Infrared technology is increasingly present in mainstream industrial applications. Before asking ‘what is infrared technology?’, we need to clarify our understanding of infrared radiation. Visible ‘light’ accounts for a tiny amount of the radiation that exists around us, our eyes are only capable of seeing a narrow region of the electromagnetic spectrum, and we need specialist technology to see what lies beyond.

Microwaves, radio waves, ultraviolet rays, and infrared are all forms of radiation that’s invisible to us, but their presence is felt nevertheless, largely through radiated heat.

We use protective cream, for example, to protect us against the sun’s harmful UV rays, and x-rays (high energy, short wavelength radiation) are used extensively to penetrate our skin and reveal fractures in bone in a way that’s not possible by visible light.

Infrared, meaning ‘below red’, is radiation similar to visible light, but with a slightly longer wavelength.

It has less energy than red light – which is the lowest energy light the human eye can perceive. Whilst visible light is emitted by objects at a very high temperature, infrared energy is emitted by all objects at room temperature and below. Now, all objects have the ability to absorb and emit radiated heat, but at different values.

Dull and dark objects such as concrete and rubber, for example, will retain and emit more heat under identical conditions than reflective objects like steel. But generally, the hotter the object, the greater the amount of infrared energy is emitted. The human body emits a vast amount of heat that’s difficult to perceive without specialist infrared technology.

Using Infrared Thermometer
Using Infrared Thermometer

What is infrared technology used for?

Let’s consider measuring this emitted heat…

By using sophisticated technology, we can detect emitted infrared energy. Taking the human body as an example, infrared thermal image cameras can detect our infrared heat signature in total darkness.

You may have seen an image taken by a police helicopter camera of suspects on the run at night, showing the hottest areas as bright white, typically being car tyres, street lighting, or human skin.

Thermal imaging systems not only let you see in the dark, but they also enhance your ability to detect excessive or inadequate temperatures of critical objects, assess energy loss and protect the environment, and evaluate building diagnostics.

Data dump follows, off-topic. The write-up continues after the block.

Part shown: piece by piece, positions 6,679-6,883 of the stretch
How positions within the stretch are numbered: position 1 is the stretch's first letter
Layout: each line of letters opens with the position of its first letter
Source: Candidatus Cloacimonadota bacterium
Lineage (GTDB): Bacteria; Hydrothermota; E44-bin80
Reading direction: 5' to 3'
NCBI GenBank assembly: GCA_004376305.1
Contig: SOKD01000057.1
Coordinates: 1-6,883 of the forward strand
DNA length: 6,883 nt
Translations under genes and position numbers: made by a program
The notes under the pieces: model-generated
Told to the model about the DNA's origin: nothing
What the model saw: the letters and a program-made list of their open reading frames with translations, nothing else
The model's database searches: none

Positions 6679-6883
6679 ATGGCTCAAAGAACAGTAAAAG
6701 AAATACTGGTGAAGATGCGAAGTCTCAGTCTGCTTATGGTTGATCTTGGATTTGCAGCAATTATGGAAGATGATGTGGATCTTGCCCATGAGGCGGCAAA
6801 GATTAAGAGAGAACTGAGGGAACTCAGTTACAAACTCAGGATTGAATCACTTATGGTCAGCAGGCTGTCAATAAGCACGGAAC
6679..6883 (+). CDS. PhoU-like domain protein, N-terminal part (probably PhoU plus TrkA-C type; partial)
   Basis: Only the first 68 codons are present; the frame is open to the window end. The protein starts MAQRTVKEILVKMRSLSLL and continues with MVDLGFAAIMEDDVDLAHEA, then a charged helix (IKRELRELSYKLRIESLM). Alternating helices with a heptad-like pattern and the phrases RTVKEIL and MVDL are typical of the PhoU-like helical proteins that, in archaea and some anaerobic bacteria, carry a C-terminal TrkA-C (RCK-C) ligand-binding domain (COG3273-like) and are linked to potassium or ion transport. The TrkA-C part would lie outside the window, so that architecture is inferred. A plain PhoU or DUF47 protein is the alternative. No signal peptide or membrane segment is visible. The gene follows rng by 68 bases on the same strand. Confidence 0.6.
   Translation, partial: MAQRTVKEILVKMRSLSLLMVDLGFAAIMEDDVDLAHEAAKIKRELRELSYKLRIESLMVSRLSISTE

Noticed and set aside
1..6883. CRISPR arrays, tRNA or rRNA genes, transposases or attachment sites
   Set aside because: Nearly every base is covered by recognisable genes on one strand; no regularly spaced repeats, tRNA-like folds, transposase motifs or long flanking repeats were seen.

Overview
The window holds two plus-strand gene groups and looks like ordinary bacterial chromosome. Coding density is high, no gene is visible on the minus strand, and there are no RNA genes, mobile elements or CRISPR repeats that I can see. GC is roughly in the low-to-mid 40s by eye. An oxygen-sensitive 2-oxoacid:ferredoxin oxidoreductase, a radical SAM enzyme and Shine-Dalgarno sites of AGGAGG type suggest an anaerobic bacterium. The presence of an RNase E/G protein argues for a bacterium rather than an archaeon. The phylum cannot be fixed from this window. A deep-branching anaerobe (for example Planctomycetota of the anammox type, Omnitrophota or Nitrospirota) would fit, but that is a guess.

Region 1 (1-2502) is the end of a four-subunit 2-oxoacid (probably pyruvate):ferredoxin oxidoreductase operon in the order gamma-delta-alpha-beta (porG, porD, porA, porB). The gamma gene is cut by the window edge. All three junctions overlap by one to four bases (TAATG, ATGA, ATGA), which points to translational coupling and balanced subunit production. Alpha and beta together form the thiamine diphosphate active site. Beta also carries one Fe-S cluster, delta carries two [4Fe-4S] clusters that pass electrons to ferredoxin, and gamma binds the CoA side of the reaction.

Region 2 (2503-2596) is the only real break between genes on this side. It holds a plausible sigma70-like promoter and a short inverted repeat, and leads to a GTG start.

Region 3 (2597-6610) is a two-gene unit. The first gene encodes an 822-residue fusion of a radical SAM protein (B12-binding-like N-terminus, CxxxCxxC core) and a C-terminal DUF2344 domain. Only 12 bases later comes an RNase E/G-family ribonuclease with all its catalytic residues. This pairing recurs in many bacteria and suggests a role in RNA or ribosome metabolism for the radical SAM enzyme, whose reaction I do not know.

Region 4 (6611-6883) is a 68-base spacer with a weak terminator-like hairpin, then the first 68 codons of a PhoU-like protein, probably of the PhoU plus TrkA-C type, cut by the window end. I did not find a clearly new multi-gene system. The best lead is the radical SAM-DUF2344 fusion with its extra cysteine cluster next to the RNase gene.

They are an invaluable, affordable tool for businesses specialising in transportation, construction, environmental monitoring, electrical installation, and security.

An alternative to the infrared thermal image camera is the infrared thermometer. These thermometers use sophisticated optics to measure radiated heat.

Often being equipped with a laser, they are designed for instant non-contact temperature measurements of inaccessible, hygienic, or hard-to-reach flat surface areas, such as air conditioning systems, industrial machinery, automotive spot checks, and food preparation surfaces.

Using Infrared Thermometer
Using Infrared Thermometer

Infrared thermometers safety tips

Carefully read the instructions that come with the thermometer. Before and after each use, clean the tip of the thermometer following the instructions for your particular thermometer. If you plan to use a digital thermometer to take a rectal temperature, get another digital thermometer for oral use. Label each thermometer, and don’t use the same thermometer in both places.

For safety — and to make sure the thermometer stays in place — never leave your child unattended while you’re taking his or her temperature.

Can you use an infrared thermometer on humans?

Yes, you can use a general-purpose medical infrared thermometer to measure human-forehead temperature. Also, you must lower your expectations if you want accurate reading because it doesn’t generally happen with these thermometers.

What temperature is fever on the forehead?

Your child has a fever if he or she: Has a rectal, ear, or temporal artery temperature of 100.4 F (38 C) or higher. Has an oral temperature of 100 F (37.8 C) or higher. Has an armpit temperature of 99 F (37.2 C) or higher.